Meanwhile, over here, we’ve got S. K. Perry’s debut novel, Let Me Be Like Water, which is a moving exploration of grief as seen through the eyes of a young woman whose world is shaken when her dear boyfriend suddenly passes. The young woman moves to the seaside where she stares at the waves for a bit. Eventually. she is drawn into a book club which helps provide her some much needed support and distance from the tragedy in her life. 

We won’t belabor the obvious bit about how book clubs change lives, because we all know that, right? 

Perry was long listed for London’s Young Poet Laureate a few years ago, and her previous book was a collection of well-received poetry. As you can imagine, Let Me Be Like Water is filled with exquisite language and has a structure that is more in keeping with the lyrical format of poetry than a strictly plot-by-numbers narrative. Which, to Ms. Perry’s credit, makes this book more like an experience you share than one you merely read about. 
 


And speaking of lyrical writing, Linnea Hartsuyker is back with The Sea Queen, the sequel to last year’s bloodthirsty family saga, The Half-Drowned King. More Vikings! More family betrayals! More blood-slick seas! And through it all weaves Svanhild Eysteinsdatter, the wild-haired sea queen who broke hearts and heads with equal aplomb in the first novel, and her politically motivated brother, Ragnvald, who has his sights set on ensuring that King Harald achieves the crown that is prophesied to be his. No matter the cost. 
 


On a completely unrelated note, we have Bravetart, a collection of iconic American desserts by Stella Parks. We’re just going to crib from J. Kenji López-Alt’s description of Ms. Parks, because it certainly strikes the right tone: “I am convinced that Stella is the result of a biological accident where a lab technician dropped Betty Crocker, Ernie the Keebler Elf, Mr. Wizard, and Fannie Farmer’s DNA samples into an incubator and out emerged a living, breathing pastry goddess.”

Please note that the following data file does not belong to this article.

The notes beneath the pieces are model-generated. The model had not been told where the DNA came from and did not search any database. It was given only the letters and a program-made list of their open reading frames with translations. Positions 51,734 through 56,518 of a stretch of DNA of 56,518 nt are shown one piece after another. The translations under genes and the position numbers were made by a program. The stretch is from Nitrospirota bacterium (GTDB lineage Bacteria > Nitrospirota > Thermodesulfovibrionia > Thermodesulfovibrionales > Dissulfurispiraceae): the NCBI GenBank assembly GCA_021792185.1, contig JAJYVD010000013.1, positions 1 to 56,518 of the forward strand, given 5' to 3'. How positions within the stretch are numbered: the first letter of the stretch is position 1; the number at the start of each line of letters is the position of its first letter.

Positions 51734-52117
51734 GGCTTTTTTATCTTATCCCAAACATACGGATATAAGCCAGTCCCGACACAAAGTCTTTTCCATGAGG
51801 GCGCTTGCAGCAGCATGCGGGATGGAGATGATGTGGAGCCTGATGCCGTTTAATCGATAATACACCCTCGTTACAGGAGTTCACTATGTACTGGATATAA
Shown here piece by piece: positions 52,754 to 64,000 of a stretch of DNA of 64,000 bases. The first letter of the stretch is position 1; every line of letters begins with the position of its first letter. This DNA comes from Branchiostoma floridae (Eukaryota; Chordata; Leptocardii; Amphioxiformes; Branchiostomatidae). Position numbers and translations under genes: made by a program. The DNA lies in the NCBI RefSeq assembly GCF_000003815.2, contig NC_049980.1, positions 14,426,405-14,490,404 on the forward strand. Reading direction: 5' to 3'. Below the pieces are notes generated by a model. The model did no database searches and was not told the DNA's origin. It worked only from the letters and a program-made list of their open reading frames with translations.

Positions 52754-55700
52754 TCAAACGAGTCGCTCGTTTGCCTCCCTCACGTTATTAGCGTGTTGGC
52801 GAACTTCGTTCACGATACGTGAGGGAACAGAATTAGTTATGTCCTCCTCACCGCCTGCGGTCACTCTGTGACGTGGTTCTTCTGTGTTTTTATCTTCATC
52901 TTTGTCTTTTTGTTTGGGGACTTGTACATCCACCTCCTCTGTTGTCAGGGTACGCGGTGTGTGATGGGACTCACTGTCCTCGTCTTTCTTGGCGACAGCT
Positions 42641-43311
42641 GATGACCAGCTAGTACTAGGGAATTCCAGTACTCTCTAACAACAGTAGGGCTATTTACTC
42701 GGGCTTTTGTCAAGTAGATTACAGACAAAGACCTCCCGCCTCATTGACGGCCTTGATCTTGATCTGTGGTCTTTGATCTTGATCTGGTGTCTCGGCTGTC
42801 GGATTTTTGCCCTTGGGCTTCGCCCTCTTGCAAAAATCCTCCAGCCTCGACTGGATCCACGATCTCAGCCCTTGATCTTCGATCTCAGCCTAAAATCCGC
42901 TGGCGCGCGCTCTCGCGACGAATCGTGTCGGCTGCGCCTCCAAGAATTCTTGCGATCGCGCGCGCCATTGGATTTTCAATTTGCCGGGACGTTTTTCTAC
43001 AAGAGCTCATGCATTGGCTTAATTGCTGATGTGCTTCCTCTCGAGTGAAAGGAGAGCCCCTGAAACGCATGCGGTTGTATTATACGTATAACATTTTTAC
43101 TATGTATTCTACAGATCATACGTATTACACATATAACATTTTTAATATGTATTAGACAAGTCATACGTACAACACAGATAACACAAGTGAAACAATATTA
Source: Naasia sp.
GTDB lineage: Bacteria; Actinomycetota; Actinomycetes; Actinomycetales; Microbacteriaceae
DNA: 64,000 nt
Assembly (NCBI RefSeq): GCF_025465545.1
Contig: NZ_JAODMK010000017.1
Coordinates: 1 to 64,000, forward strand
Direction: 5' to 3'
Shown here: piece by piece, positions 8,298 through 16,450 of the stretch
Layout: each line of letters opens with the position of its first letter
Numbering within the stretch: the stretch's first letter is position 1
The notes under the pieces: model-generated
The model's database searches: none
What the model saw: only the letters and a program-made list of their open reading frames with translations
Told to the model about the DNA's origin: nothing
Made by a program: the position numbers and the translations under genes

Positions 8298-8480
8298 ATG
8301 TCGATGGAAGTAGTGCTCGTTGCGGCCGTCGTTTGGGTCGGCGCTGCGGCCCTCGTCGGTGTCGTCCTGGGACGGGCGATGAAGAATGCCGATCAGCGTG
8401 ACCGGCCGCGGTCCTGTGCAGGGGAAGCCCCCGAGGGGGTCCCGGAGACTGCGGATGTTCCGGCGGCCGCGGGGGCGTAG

There you go. Pastry Goddess + Iconic American Desserts = Pages of Treats You Can Bake and Bring to Your Local Booksellers. 
 


And finally, we have Brian Lies’s The Rough Patch, a winsome picture book about a fox and his dog. It is going to wreck you. Seriously. We won’t say more than that, but you should page through it when you are in the store. 

We’ll have Kleenex handy.



Overheard At The Battered Casket »»

GINGER: You look tired. I mean, that’s rude of me to say, but—you know . . . 

BOB: It’s okay. I am. 

GINGER: Are you sleeping okay? 

BOB: No. I have houseguests. 

GINGER: Oh, I didn’t know you had people coming to visit. 

BOB: Neither did I. And they aren’t . . . well, they’re not people

GINGER: Oh. 

BOB: Yeah. All those fires are making some of our local friends nervous. They’ve, ah, moved in for the duration. 

GINGER: In? 

BOB: They’re in my house. They won’t leave. Not until it cools off and the skies clear. 

GINGER: But that could be weeks. Or months!

BOB: God, let’s hope not. 

GINGER: They always seem so well behaved when I’m visiting. 

BOB: They’re on good behavior because they know I have beer and cider. And now? We’ll, now they’re inside and I can’t lock the refrigerator. 

GINGER: Well, you’ll run out soon enough. 

BOB: I ran out three days ago. I tried to be firm that I wasn’t going to come into town and get more. 

GINGER: Three days? 

BOB: That’s how long it has been since I’ve slept. 

GINGER: Wow.

BOB: I know. First, Glom-Glom would come upstairs and watch me sleep. 

GINGER: Upstairs? How does he navigate those stairs? 

BOB: I have no idea. But he does. I wake up and he’s standing there. Looking at me. And then, Hodge will bounce on my bed, asking when I’m going to go to the store. He’ll bounce for awhile, scurry off the bed and rummage around in my closet, and then come bounce on the bed again. And that hummingbird? He sounds like a small jet engine in a terrarium. 

GINGER: My. You do have a full house. 

BOB: And then they started talking about inviting a badger, some rabbits, and maybe a fox or two, and that’s when I caved. If it’ll just cost me a case of beer and some cider to get a decent night’s sleep, I’ll do it. 

GINGER: Or . . . 

BOB: Or what? 

GINGER: You could come stay to my place . . .